L'Ombre de l'Olivier

The Shadow of the Olive Tree

being the maunderings of an Englishman on the Côte d'Azur

27 March 2007 Blog Home : March 2007 : Permalink

The Imperfect Sarkozy

Stephen Pollard links to this piece in the European WSJ about Sarko. If you can't be bothered to read it allow me to summarize it as follows:

Sarko is often presented as a new, french Margaret Thatcher. He isn't, he's a greasy politician just like all the rest. In fact, despite his attempts to position himself as an outsider and maverick, he is actually the inheritor of the Chiracian tradition of dirigism.

I mostly agree. There are however some critical differences between Sarko and other French politicians.
  1. Unlike the left wing nutcases he actually understands things like economics and that therefore "incentives matter"
  2. Unlike l'Escroc, he does things. Chirac promised all sorts of things but delivered nothing. Sarko has been far more active in his time in government. Assuming he wins and his party also wins the parliamentary elections he is likely to do a lot.
He is not perfect. Far from it. Given a choice between Sarko and a real "liberale" for president I'd pick the latter any day. However politics is the art of the possible and Sarko is the closest thing to a reformer France has who looks electable.

Let me put it another way: he's by far the best of a bad bunch.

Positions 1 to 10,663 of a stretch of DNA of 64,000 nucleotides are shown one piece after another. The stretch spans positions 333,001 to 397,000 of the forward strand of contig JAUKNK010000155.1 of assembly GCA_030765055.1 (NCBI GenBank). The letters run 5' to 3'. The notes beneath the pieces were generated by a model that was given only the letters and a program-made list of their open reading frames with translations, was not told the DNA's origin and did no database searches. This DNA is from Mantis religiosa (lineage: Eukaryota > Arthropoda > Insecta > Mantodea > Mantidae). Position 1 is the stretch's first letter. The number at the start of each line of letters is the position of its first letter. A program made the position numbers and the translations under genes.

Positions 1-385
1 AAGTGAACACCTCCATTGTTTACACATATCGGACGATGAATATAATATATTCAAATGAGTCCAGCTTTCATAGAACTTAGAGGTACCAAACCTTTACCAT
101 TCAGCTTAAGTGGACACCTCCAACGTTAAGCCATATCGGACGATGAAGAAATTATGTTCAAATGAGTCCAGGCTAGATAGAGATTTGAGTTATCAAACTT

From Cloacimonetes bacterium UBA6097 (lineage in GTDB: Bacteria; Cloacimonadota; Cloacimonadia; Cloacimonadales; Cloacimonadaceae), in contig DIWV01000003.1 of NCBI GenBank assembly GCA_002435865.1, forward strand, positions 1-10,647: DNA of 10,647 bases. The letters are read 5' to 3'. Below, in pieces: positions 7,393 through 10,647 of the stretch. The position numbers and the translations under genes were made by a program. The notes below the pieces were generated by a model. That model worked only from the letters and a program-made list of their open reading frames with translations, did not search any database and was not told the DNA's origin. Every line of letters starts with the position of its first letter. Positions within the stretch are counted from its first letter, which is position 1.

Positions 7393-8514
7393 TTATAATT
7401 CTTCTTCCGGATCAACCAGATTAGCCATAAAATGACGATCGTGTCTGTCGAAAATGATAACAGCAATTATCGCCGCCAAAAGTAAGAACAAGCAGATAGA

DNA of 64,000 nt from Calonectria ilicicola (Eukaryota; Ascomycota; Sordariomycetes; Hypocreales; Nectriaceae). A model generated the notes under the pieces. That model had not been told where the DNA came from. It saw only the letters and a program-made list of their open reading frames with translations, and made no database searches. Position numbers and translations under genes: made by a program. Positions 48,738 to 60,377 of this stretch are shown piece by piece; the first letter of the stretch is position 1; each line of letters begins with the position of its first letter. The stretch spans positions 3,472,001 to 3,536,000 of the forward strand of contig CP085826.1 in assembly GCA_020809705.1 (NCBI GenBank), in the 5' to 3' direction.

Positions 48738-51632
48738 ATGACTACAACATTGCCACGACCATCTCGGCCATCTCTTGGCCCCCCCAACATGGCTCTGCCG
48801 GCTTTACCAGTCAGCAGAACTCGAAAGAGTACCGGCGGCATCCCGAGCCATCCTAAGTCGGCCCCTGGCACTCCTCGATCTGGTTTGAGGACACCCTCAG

If Sego wins and follows through on her manifesto we might as well emigrate now, if Bayrou wins we merely have five more years of gradual decline. I shall ignore the far left and Le Pen because there is no way these fringe idiots will ever become president even if by some miracle they get into the runoff round. Sarko may or may not deliver on his manifesto and his manifesto may or may not be something that helps France but the chances are better than for Sarko delivering the required reforms than anyone else doing it. I am actually somewhat unconcerned about his statist impulses. In an ideal world he'd be a n open proud free-marketeer, unfortuately in France a persom like that is unelectable without massive changes of opinion by voters. Sarko may well want to be a free marketeer, but he also wants to become president this year and he knows that he won't become president if he espouses too much free-market liberalism.

With luck five years of Sarko will tilt the national dialog in the direction that allows for real reformers to come along at the next election. Who knows one of them might even be Sarko.

I despise l'Escroc and Vile Pin